Both Plaintiffs bring straightforward claims on behalf of Sirens' entertainers. Instead of the club paying the entertainers to work there, it is undisputed that the 2 club charged entertainers various fees and “rent” to work at Sirens.2 Like many clubs in Ohio, Sirens enshrined this practice in a document called a “lease agreement” and referred to the practice as the “tenant system” or the “entertainer tenant system.”
Although the lease agreement outlines Sirens' pay practices, it is the practices, not the agreement itself, that give rise to Plaintiffs' claims. In other words, Plaintiffs contend it does not matter whether someone signed the agreement. What matters, they contend, is that a woman worked for Sirens and was not paid for her work-a policy Sirens concedes that it applied to all entertainers. See, e.g., Sirens 30(b)(6) dep., pp. 58, 60-62, 69-70. Sirens also applied these practices to employees who occasionally danced, like Plaintiff Jessica Hogan. Id., at pp. 116-120.
Like other clubs that employ this practice, Sirens' defense is that the entertainers are “tenants, ” not employees. Plaintiffs counter that, nearly without exception, “courts have found an employment relationship and required the nightclub to pay its dancers a minimum wage.'” Hart v. Rick's Cabaret Int'l, Inc., 967 F.Supp.2d 901, 912 (S.D.N.Y. 2013). If Plaintiffs proved that Sirens' practices violated the law, the entertainers would be entitled to full minimum wage for every hour they worked, plus additional FLSA and Ohio law damages, attorney's fees, and costs.
2.3.3. Entertainer Spoliation and Sanctions Claims
A subclass of entertainers also raised spoliation claims against Sirens. Plaintiffs raised those claims in two contexts, sanctions and the Ohio tort of spoliation. The Court already granted Plaintiffs' sanctions request, see Doc. 165, which the Sirens Defendants moved to reconsider. The spoliation claim would be left for trial or summary judgment, absent the settlement. Although no specific monetary allocation is made for these claims, they will be released by this settlement.
. . . .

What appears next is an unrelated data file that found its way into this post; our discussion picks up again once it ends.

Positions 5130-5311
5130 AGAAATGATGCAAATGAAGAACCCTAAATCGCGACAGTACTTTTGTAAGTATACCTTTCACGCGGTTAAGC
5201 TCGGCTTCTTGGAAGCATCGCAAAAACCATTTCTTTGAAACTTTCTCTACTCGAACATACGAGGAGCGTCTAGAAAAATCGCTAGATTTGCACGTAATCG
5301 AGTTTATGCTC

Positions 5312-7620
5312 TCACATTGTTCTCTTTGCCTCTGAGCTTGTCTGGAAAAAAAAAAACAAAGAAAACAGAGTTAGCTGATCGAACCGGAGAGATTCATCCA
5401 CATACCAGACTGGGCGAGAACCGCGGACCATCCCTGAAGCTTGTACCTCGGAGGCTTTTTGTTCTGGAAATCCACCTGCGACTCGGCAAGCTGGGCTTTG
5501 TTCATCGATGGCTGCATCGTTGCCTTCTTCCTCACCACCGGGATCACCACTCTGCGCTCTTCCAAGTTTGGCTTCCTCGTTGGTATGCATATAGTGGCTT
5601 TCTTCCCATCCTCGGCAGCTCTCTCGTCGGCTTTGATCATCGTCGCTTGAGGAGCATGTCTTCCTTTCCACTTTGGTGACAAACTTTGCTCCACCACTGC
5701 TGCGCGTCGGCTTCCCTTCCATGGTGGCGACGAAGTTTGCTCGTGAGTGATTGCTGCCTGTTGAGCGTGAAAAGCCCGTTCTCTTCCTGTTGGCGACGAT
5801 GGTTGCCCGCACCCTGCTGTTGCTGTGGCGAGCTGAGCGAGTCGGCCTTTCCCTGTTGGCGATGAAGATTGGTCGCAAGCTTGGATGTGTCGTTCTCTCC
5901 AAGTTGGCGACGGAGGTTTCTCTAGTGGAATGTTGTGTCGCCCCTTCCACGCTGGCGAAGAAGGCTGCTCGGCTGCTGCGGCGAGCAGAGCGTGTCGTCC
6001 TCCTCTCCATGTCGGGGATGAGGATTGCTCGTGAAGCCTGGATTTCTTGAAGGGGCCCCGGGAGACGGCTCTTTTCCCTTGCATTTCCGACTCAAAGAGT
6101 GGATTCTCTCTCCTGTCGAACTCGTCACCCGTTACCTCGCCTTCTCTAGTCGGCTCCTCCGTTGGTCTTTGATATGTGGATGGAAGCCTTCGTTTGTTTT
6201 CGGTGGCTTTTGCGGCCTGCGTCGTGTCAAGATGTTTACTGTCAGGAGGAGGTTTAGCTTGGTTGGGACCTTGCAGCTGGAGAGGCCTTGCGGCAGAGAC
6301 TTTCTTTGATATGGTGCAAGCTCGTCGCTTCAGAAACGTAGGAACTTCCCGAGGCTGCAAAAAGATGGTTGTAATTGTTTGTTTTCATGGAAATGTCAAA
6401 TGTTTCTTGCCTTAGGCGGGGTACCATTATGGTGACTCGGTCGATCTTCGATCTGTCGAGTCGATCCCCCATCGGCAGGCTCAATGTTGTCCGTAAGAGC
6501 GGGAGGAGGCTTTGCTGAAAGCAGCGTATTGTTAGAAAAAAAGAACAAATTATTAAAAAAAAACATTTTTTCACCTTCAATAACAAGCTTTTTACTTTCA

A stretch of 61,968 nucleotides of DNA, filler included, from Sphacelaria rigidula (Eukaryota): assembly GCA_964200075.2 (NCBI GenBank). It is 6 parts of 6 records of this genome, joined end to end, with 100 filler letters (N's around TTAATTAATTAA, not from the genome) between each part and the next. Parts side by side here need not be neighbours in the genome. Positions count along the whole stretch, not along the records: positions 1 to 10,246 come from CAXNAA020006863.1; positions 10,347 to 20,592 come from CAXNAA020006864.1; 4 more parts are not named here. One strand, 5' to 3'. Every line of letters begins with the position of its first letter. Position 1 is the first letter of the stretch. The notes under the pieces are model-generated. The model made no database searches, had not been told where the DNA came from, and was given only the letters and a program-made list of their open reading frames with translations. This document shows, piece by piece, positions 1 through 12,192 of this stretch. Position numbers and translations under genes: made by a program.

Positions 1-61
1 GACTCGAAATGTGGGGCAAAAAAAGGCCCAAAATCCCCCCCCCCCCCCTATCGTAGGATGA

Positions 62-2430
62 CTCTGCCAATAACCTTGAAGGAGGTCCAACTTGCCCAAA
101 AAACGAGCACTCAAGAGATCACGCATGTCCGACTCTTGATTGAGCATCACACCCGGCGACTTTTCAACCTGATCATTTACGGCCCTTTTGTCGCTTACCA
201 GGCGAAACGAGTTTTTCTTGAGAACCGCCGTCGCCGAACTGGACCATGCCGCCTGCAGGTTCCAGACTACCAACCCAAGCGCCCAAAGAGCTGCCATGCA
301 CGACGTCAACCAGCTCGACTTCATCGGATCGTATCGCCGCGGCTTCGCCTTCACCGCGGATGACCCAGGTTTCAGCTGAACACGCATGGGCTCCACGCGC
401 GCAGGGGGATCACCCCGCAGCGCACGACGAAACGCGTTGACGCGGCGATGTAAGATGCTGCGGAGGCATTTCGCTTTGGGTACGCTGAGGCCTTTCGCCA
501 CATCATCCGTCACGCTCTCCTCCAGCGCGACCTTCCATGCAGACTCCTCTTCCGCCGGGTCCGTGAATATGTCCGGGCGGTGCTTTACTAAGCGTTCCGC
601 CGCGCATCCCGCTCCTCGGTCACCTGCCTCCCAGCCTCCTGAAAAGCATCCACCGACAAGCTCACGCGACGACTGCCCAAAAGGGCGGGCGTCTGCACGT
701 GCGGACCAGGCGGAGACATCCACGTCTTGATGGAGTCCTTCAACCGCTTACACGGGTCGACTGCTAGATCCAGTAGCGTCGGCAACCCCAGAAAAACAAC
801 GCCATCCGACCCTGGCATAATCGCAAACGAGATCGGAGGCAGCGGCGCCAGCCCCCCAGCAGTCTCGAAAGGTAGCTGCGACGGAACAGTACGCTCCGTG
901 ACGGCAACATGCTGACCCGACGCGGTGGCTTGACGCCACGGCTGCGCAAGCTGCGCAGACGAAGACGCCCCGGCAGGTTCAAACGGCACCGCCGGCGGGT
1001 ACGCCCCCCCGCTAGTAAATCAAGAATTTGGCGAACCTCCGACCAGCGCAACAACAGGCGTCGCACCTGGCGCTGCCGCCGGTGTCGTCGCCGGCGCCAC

2.4 Summary of Settlement Terms
This settlement encompasses both monetary and non-monetary relief for the entertainer subclass. Defendants purport to have fixed their pay practices with respect to the bartenders, so the Agreement provides the bartenders with only monetary relief.
2.4.1 Monetary Terms
Sirens has agreed to pay a total of $600, 000 to settle Plaintiffs' claims. See Agreement § 3. This amount is inclusive of fees, service awards, and most costs. Id. Note that the discussion below on the money allocated to bartenders and dancers is prior to the deductions for fees, expenses, and service awards. Before delving into how the money is divided and distributed under the Settlement Agreement, it is necessary to address the amount of the settlement fund. Plaintiffs contend that Sirens paid the vast majority of its workers nothing for the relevant time frame, about 6.5 years. Payroll records for entertainers do not exist, thus, Plaintiffs are left to guess at the potential damages. Still, Plaintiffs contend this might provide a reasonable estimate:
20 entertainers at any one time × 20 hours worked per week per entertainer × 52 weeks per year × 6.5 years × approximate minimum wage of $8.20 = $1, 108, 640 in unpaid wages
The damages do not stop there, however, because Ohio wage law (Art. II, Sec. 34a) and the FLSA impose additional multipliers on unpaid wages. If combined, Plaintiffs contend that those multipliers would add another $3, 325, 920 in liquidated/additional damages and that Ohio's Prompt Pay Act could add even more ($200 per person per pay period). Plaintiffs' antitrust claims also include damages multipliers. None of this accounts for the fees and rent Plaintiffs and the Entertainer Subclass members paid to Defendants, which would act as a negative wage and, thus, would also be recoverable (with FLSA/Ohio ...